“Thank you for your honesty,” replied Shepherd. “However, I disagree. No one in that convoy is innocent. Your views are noted. Now, you will coordinate the attack on the Hummingbird.”
“No? You are refusing a direct order under combat conditions?”
“Yes, sir! Attacking that ship is wrong. I can’t be a part of it.”
“Very well.” He nodded to the two guards on the bridge. “Secure the first officer,” he said. “I want her to see this battle before I pass judgement on her crimes.”
The guards snapped off a salute then moved to secure Watkins, who offered no resistance despite knowing she was as good as dead. Refusing an order under combat conditions was a capital offence.
Shepherd ordered Wade to coordinate the attack, then sat back to enjoy the show. The fighters were soon in range, battering at the Hummingbird’s shields and quickly knocking them down completely. They’d been at minimum levels to start with. Three of the fighters unleashed torpedoes. Shepherd gestured to the guards.
“Make sure she watches,” he said.
The torpedoes quickly reached their target, smashing into the shieldless ship and driving deep before detonating. The explosions ripped the liner apart so quickly that no escape pods were launched.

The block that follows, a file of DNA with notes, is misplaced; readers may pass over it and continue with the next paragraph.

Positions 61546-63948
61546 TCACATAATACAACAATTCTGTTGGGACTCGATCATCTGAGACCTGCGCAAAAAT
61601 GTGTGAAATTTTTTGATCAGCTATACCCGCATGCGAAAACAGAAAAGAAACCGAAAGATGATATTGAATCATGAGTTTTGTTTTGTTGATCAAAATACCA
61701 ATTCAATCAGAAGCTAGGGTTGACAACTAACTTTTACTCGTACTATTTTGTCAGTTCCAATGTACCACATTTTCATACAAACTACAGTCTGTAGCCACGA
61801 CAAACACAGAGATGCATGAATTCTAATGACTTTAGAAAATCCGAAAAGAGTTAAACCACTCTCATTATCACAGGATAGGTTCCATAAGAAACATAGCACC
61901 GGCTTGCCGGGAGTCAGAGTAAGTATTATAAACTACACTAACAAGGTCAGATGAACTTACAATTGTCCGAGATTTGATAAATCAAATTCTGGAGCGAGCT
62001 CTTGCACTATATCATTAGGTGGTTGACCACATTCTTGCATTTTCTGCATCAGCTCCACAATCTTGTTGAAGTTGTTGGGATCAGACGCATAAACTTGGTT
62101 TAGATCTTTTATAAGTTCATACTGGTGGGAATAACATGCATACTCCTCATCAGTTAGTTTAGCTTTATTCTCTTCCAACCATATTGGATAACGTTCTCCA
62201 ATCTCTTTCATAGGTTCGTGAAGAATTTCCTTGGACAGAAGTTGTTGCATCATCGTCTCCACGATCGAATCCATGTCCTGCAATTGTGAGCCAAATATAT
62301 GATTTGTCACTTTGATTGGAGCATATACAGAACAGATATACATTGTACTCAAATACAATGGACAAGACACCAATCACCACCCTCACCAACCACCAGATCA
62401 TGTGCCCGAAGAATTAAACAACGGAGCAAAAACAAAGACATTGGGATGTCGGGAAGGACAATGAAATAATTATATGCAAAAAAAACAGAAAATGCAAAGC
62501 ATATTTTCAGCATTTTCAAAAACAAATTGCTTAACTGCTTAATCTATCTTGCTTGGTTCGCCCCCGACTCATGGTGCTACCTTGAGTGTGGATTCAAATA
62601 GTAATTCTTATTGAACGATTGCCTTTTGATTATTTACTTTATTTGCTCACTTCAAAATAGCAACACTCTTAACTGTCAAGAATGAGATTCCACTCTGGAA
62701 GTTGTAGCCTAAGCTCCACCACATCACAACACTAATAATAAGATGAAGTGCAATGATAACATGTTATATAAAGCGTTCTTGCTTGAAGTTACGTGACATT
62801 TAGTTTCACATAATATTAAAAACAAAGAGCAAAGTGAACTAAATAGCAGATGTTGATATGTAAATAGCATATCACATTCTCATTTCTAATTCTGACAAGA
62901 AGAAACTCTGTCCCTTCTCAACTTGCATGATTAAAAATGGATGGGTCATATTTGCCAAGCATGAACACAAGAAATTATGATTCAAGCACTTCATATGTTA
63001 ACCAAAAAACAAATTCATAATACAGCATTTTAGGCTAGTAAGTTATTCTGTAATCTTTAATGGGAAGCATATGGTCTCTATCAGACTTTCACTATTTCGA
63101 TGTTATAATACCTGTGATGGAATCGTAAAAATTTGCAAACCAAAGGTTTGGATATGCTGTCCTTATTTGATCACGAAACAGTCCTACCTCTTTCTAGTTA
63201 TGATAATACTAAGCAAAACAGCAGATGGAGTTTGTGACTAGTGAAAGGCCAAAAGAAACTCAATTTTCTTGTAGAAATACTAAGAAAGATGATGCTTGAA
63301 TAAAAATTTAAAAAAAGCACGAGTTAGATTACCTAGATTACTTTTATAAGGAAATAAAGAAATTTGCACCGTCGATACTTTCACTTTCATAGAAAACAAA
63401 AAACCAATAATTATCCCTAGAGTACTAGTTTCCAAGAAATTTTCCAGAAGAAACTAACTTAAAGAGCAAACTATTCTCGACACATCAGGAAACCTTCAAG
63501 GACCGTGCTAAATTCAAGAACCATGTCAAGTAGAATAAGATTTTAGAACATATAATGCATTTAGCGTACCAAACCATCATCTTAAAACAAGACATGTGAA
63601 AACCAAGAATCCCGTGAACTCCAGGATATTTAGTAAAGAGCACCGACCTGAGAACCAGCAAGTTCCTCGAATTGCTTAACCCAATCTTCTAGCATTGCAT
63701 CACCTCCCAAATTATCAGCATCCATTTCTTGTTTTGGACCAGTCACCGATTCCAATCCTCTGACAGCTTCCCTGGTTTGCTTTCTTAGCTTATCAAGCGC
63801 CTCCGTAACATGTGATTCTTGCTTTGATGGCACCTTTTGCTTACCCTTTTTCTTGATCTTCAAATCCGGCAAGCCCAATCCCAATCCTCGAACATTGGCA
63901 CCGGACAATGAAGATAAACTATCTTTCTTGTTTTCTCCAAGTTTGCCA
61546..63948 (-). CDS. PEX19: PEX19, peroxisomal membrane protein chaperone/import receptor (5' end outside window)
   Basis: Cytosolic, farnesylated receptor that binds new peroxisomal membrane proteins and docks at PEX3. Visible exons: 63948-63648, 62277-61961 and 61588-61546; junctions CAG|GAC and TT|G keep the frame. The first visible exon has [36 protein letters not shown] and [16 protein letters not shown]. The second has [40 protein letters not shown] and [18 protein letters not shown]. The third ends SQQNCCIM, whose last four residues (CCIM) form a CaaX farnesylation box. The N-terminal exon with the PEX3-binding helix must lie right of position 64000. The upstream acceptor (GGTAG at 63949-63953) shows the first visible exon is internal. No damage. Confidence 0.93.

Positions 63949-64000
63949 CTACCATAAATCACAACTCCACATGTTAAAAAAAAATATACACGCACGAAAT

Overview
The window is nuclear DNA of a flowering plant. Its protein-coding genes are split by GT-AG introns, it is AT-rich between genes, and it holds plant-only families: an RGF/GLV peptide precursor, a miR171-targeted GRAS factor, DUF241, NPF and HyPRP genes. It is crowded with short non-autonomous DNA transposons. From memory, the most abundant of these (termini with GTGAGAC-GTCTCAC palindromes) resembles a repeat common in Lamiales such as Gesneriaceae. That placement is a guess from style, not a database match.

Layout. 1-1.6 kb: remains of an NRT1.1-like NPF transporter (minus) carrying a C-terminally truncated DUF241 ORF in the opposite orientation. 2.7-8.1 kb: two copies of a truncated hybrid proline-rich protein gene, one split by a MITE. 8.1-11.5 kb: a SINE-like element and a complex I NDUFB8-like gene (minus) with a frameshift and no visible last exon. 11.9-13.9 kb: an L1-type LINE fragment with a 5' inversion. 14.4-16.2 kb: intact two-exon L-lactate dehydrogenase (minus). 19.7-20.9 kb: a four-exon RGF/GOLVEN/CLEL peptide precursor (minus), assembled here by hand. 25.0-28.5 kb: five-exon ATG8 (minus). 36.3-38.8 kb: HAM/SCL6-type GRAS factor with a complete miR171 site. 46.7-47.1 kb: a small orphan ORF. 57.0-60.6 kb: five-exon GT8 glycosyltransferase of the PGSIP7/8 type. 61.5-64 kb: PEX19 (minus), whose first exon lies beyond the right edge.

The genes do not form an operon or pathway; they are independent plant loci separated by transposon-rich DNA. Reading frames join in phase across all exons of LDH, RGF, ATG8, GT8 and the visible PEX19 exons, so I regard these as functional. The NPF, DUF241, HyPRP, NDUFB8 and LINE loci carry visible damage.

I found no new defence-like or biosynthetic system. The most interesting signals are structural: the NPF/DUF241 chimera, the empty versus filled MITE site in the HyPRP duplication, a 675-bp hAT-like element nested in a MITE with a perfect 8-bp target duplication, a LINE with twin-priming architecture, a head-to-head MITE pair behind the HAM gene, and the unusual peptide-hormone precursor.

Shepherd glanced at his first officer, shaking his head in disgust at the tears in her eyes. Her failure had its plus points, though. She would be a perfect example to the rest of the crew, and he’d found out about her weakness before it really mattered. He suspected others would demonstrate the same flaw as the realities of war hit, both on his ship and in the rest of the fleet. Some people just didn’t have what it took.
He watched as the rest of his fighters closed in on their targets. Another six ships would soon be wiped out, then the fighters would all move on to their next targets.
The first enemy the fighters reached was a freighter. The fighters started to pepper it with fire. Shepherd grinned as the freighter’s shields lit up… then it was gone. For a moment Shepherd still grinned, pleased by the ease of the destruction, then he frowned. There was nothing left. There was no wreckage, and there’d been no explosion. The ship had simply vanished. A nagging suspicion was forming, one which Wade confirmed…
“The freighter jumped to hyperspace.”
“Impossible. There’s no way they could have charged their hyperspace engine that quickly.”
Three more civilian ships vanished. Then a dozen more. Within a minute every civilian ship was gone. Shepherd demanded to know what had happened, growling at his officers. His good mood had completely evaporated.
Laughter was the last thing he expected to hear, but laughter he heard. He swung around, ready to lash out… then realised Watkins was the one laughing.
“What’s so funny,” he snapped.
“The civilian ships. Their shield levels. You wrote it off as them being unprepared for what was coming. You were wrong. They were completely prepared. They were pouring energy into their hyperspace engines, keeping them charged so they could leave quickly when needed.”